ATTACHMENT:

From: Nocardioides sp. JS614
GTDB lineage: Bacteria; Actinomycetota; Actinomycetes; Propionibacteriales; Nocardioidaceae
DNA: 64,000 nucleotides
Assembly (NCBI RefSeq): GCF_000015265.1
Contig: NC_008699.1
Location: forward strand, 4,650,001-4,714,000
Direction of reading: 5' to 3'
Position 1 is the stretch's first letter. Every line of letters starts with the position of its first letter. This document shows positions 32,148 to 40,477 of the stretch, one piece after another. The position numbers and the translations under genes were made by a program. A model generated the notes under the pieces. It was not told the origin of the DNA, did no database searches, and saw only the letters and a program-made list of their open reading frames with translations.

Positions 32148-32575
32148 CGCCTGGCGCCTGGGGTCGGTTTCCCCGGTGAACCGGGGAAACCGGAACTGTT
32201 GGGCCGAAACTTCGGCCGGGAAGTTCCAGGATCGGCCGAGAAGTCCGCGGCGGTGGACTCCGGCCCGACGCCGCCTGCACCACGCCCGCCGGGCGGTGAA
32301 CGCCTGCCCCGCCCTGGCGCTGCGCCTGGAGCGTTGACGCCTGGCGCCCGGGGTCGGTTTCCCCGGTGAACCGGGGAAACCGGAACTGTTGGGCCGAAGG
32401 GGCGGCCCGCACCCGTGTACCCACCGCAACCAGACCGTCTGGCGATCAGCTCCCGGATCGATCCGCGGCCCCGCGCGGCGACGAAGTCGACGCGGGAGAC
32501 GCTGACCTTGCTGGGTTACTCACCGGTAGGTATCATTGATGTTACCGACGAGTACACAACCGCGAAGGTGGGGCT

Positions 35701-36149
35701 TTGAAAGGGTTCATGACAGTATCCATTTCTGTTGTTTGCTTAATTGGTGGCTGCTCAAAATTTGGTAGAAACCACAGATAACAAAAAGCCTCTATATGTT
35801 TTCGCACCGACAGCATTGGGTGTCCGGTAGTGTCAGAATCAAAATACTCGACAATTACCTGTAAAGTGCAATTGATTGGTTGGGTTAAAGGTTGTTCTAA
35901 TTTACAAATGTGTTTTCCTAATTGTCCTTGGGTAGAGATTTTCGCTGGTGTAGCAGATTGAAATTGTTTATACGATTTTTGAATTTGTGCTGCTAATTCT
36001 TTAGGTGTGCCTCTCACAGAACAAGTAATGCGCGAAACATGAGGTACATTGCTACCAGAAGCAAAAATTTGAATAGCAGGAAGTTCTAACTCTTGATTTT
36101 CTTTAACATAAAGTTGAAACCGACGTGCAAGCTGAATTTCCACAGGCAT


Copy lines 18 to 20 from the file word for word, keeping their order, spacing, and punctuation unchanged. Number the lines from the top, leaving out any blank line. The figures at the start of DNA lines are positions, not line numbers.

35901 TTTACAAATGTGTTTTCCTAATTGTCCTTGGGTAGAGATTTTCGCTGGTGTAGCAGATTGAAATTGTTTATACGATTTTTGAATTTGTGCTGCTAATTCT
36001 TTAGGTGTGCCTCTCACAGAACAAGTAATGCGCGAAACATGAGGTACATTGCTACCAGAAGCAAAAATTTGAATAGCAGGAAGTTCTAACTCTTGATTTT
36101 CTTTAACATAAAGTTGAAACCGACGTGCAAGCTGAATTTCCACAGGCAT